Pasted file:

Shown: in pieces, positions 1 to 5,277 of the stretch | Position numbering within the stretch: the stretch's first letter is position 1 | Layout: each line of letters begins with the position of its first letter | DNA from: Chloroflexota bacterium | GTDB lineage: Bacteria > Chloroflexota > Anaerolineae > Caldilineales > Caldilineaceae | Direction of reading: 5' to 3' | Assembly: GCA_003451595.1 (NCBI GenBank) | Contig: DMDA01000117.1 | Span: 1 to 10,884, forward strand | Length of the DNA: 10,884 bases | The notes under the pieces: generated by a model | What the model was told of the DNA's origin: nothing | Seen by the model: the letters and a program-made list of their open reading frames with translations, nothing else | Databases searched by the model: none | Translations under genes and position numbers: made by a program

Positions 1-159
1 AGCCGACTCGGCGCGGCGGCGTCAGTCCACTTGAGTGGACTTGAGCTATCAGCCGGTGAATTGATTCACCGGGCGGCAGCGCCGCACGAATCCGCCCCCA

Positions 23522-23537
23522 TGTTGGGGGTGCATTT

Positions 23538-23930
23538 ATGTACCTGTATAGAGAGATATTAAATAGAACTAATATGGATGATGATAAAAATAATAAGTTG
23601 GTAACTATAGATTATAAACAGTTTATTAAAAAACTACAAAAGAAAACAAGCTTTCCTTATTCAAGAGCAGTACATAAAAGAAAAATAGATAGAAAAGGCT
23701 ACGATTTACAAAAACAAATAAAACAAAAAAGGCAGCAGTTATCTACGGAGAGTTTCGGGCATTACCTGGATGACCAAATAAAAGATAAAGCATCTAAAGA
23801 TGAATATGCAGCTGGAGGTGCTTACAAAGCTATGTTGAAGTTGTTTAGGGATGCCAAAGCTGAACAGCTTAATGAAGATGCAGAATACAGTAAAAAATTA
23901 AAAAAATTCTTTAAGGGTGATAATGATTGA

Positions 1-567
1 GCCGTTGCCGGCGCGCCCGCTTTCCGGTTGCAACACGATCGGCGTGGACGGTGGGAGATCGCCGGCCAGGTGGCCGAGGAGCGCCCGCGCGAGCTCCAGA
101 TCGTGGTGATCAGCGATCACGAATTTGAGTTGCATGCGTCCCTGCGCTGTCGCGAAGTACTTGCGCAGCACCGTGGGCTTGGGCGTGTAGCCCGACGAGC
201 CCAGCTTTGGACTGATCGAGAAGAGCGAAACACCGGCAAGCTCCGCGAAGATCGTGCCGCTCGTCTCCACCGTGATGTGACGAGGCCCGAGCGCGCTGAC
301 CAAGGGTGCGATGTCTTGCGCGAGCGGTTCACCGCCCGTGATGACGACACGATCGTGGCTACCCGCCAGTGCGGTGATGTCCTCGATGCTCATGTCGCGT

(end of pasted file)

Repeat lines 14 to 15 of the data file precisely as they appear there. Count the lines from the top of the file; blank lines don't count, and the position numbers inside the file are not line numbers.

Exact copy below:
101 TCGTGGTGATCAGCGATCACGAATTTGAGTTGCATGCGTCCCTGCGCTGTCGCGAAGTACTTGCGCAGCACCGTGGGCTTGGGCGTGTAGCCCGACGAGC
201 CCAGCTTTGGACTGATCGAGAAGAGCGAAACACCGGCAAGCTCCGCGAAGATCGTGCCGCTCGTCTCCACCGTGATGTGACGAGGCCCGAGCGCGCTGAC